07Feb 2022 by
The 13th, 14th, and 15th Amendments are often referred to the as the “Civil War Amendments.” Explain the connections between the Civil War and these three amendments. What is the purpose of each? Consider how effectively each amendment was implemented and whether or not the 1877 presidential election influenced their implementation.
INTRO: Introductory Remarks: The amendments were intended to help with restoring the country, essentially through reform and reconstruction. We often hear that Reconstruction was important on the one hand, but had critical areas of failure. Rebuilding the South and bringing it back into the Union was not an easy task. The amendments were intended to help with the general process of Reconstruction. Interestingly, each of these three Amendments recently have been controversial. The debate about the 13th amendment: the Amendment banned slavery “except as a punishment for crime….” This phrase has been seen as a loophole to enslave those charged of a crime. Because of this Kanye West, who has often over-simplified history, has stated that the amendment should be abolished, from what I understand based on his misreading of its purpose. Others have pointed out that the authors intended the amendment to help the United States reconstruct after the Civil War and the current argument using the amendment to justify any form of slavery even by those in prison, is wrong. But they say it would be worse to abolish Amendment. See https://time.com/5411662/kanye-west-13th-amendment-tweets-fact-check/ (Links to an external site.)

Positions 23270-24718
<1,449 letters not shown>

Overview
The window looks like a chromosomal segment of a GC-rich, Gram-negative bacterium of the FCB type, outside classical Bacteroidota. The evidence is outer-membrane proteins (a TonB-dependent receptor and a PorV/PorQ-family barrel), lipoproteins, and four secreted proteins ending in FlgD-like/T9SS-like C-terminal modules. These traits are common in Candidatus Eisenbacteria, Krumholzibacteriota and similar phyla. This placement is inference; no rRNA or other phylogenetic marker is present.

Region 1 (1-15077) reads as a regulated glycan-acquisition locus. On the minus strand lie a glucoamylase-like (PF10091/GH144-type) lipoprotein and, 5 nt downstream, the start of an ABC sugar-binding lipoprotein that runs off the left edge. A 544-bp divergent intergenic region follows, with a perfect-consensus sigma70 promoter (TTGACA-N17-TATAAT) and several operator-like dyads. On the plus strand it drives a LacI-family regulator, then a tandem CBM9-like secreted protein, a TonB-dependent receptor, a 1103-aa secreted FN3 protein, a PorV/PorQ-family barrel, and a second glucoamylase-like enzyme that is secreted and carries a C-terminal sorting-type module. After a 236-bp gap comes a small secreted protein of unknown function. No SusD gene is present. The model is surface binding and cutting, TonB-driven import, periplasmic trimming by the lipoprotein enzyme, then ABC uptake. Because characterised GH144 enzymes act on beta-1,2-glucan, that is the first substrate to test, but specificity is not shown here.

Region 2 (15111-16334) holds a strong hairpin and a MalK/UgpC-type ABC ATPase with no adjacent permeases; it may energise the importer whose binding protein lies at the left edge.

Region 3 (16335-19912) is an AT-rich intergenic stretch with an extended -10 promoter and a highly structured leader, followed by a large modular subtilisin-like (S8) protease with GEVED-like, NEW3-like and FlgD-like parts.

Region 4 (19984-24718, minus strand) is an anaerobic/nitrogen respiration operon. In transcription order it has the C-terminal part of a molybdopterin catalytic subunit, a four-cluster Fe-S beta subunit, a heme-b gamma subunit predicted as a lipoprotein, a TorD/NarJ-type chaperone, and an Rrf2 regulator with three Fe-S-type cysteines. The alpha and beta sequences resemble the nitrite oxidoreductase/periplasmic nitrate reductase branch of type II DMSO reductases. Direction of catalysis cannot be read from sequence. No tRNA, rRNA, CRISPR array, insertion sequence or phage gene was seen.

The 14th amendment: the wording of the 14th Amendment, states that “[a]ll persons born or naturalized in the United States and subject to the jurisdiction thereof” are citizens. This has been understood to mean birthright citizenship, particularly of children of migrants. There is an argument however, that the amendment did not intend that outcome. Instead its language came from the 1866 Civil Rights Act, stating that “[a]ll persons born in the United States, and not subject to any foreign power” would be considered citizens. That definition, it is argued would not include children of migrants. Since the debate over migrants did not exist in the mid-19th century, at least as it is playing out today, it is hard to understand the author’s intent. Here is an article that opposes the birthright position, see it at https://www.heritage.org/immigration/commentary/birthright-citizenship-fundamental-misunderstanding-the-14th-amendment
In fact the 15th Amendment has been arguably the most important. It has also long been the most controversial. In particular it is the second section that gives US Congress the right to enforce the legislation. It was celebrated in the streets by African Americans and number were sent to Congress. Then nothing, and worse, state legislatures started passing literacy laws, as you note, and the right was never made true. Should the courts have been more involved from the start? Although they too, were not pro-active when it came to enforcing laws to ensure equality between the races. Some scholars too suggest the Amendment was too weak from the start, and “the right to vote” should have been clarified. Hence the need for the 19th, 24th, and 26th Amendments (respectively guaranteeing women, outlawing poll tax, and establishing 18 as the voting age). What do you think? See, https://constitutioncenter.org/interactive-constitution/interpretation/amendment-xv/interps/141
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